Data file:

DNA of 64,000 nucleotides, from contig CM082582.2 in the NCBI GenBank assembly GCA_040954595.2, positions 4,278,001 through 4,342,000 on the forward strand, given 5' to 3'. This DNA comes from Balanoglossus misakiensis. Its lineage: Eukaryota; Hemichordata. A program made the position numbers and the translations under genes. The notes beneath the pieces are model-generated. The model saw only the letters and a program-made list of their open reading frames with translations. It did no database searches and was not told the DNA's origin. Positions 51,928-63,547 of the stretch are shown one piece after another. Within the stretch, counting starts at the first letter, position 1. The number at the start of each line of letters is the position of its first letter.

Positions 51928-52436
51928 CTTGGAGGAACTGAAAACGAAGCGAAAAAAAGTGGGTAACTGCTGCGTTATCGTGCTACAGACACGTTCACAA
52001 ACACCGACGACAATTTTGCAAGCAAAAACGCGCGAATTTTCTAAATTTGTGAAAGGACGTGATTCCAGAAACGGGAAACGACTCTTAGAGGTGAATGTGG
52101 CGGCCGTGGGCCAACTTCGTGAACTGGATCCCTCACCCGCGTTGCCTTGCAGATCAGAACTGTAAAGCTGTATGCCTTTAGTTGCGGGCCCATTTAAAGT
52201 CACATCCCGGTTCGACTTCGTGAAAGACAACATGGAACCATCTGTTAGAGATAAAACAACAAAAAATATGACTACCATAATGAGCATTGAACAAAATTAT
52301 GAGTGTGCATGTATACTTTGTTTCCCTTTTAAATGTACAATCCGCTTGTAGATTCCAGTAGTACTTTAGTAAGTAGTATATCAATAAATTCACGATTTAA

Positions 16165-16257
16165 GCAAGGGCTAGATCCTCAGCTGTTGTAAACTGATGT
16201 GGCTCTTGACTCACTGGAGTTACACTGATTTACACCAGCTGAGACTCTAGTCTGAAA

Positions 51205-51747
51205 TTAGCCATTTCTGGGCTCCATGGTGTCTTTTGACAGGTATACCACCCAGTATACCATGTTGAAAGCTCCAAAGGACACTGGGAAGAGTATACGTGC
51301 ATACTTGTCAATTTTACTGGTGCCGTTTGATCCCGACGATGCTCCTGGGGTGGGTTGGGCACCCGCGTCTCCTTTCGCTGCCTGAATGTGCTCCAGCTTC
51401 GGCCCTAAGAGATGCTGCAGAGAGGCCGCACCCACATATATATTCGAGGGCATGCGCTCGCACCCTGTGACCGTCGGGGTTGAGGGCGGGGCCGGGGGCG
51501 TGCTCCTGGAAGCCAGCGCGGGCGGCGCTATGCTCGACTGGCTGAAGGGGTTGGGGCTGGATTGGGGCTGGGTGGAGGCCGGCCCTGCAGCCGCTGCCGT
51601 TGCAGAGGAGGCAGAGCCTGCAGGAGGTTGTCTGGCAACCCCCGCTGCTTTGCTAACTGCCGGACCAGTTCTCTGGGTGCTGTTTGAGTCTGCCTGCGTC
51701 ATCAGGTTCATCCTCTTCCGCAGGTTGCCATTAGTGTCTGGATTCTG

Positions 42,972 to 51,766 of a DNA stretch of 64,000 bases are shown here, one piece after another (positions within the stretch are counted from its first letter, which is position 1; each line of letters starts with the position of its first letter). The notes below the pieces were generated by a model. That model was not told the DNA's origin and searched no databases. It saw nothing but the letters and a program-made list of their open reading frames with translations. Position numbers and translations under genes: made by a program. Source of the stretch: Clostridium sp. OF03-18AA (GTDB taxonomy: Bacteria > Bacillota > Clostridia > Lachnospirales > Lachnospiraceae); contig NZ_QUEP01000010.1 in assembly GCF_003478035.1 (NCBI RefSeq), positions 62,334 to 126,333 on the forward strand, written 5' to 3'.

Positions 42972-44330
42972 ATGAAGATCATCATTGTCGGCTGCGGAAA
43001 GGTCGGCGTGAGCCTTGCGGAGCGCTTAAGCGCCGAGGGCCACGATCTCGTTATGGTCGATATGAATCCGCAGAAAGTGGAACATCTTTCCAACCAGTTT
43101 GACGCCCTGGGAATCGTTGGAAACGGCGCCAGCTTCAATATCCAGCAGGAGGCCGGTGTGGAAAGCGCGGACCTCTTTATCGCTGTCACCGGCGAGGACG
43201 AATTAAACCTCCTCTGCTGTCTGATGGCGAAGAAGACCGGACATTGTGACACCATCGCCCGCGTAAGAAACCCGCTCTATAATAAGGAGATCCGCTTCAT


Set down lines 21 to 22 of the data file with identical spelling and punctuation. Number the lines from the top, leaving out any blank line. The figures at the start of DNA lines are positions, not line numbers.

43001 GGTCGGCGTGAGCCTTGCGGAGCGCTTAAGCGCCGAGGGCCACGATCTCGTTATGGTCGATATGAATCCGCAGAAAGTGGAACATCTTTCCAACCAGTTT
43101 GACGCCCTGGGAATCGTTGGAAACGGCGCCAGCTTCAATATCCAGCAGGAGGCCGGTGTGGAAAGCGCGGACCTCTTTATCGCTGTCACCGGCGAGGACG